The program knows about most early and late model ICOM radios. The program can be told which model is present or directed to scan for all known models and report each one found. A number of diagnostic tests are performed on the selected radio to determine which options are present and to initialize to a known state. The program detects certain anomalistic behavior of some radios and adjusts its operations to make the behavior conform to the model virtual radio.
The program operates in one of three modes: keyboard batch, and keypad. In keyboard mode, commands and arguments are entered from the keyboard following the icom> prompt, one command per line, and the complete command set is available. In batch mode, the same commands and arguments are read from the file specified as an option in the command line. In keypad mode, commands and arguments are entered from the keyboard and numeric keypad following the > prompt. In this mode, most routine keystrokes use the numeric keypad to enter arguments, and the arguments are followed by a single character representing the command name. Shortcut arrow keys on the keyboard (not the numeric keypad) are used to do routine things like tune up/down or increase/decrease the tuning rate.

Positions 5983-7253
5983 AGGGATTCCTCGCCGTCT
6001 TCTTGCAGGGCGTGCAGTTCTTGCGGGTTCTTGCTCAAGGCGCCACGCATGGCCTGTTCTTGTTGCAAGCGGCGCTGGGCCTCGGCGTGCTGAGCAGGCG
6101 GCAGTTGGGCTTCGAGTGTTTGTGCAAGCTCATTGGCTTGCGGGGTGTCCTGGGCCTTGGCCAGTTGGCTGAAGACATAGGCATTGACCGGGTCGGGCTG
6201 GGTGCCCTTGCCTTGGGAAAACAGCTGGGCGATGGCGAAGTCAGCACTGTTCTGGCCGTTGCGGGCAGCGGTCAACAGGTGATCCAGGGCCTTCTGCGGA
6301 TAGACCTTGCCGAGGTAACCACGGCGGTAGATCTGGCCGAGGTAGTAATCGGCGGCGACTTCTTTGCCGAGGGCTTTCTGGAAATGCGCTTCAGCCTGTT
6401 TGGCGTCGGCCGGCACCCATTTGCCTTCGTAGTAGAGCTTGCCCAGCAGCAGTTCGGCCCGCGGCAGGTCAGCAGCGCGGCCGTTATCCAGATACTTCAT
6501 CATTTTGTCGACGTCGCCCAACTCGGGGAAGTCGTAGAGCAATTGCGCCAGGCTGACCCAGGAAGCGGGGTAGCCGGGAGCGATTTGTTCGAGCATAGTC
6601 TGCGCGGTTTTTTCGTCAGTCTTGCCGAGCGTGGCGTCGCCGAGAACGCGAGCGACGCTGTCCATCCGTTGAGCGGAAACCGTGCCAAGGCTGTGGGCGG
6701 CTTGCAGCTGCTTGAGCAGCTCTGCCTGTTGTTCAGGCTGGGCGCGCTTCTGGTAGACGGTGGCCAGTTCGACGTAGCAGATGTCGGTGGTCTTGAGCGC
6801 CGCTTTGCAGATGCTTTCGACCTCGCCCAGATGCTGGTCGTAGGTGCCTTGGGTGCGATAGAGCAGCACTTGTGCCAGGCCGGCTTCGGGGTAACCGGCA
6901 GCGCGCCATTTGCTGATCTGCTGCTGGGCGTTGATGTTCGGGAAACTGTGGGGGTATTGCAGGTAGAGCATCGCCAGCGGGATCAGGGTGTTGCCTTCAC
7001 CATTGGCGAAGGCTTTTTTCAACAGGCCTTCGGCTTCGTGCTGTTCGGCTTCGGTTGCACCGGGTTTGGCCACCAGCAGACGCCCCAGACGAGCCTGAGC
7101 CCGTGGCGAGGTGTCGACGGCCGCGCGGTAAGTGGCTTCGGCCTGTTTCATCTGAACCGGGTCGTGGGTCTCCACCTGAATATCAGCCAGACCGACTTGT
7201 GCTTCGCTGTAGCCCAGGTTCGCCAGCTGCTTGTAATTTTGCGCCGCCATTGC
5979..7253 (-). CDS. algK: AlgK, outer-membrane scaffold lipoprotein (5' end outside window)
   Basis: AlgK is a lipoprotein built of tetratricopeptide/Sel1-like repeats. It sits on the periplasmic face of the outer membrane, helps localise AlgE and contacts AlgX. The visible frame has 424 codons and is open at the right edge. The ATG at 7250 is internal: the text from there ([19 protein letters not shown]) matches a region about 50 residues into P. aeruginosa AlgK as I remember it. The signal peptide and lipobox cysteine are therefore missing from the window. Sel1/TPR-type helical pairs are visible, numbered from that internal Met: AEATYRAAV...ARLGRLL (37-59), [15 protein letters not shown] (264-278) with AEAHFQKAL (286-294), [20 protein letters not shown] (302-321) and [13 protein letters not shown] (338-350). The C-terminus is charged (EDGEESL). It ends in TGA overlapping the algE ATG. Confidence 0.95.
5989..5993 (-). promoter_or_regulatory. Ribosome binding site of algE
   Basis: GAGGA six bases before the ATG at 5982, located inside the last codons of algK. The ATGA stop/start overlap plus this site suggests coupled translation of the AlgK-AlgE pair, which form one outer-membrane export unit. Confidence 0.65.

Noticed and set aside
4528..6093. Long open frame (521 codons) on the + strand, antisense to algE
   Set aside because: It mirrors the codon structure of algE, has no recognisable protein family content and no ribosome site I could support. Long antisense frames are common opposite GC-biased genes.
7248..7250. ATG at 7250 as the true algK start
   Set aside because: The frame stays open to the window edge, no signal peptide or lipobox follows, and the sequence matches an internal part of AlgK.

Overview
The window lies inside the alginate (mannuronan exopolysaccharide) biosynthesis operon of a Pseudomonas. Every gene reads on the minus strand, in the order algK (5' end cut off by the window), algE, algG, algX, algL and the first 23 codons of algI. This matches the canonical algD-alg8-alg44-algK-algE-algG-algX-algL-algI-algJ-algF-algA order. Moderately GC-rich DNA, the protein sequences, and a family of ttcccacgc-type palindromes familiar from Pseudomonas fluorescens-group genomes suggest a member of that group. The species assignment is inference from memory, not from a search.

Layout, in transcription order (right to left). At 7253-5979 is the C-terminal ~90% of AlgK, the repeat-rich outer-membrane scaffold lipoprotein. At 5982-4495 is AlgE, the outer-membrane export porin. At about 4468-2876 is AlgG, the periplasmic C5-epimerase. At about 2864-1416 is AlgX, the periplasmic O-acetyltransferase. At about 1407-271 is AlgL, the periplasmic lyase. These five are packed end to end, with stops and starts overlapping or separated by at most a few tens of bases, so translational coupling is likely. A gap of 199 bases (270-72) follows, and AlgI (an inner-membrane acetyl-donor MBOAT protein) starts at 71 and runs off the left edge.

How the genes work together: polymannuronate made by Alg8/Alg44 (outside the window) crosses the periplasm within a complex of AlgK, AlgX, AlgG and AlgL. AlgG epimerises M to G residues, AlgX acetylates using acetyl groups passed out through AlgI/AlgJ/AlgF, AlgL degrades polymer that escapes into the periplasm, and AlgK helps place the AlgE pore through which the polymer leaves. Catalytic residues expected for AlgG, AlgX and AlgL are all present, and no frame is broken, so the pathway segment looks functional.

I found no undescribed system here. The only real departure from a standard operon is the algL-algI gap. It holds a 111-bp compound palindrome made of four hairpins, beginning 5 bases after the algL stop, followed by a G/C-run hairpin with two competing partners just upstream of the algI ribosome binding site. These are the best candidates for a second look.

Options on the command line can be used to select the radio model and set the frequency and mode. Using a suitably crafted Unix crontab file, it is possible to tune a radio to different frequencies used by a shortwave broadcaster throughout the day, for example. With the minimuf program (available in a separate distribution), it is possible to build shell scripts that predict the most likely frequencies and tune the radio accordingly.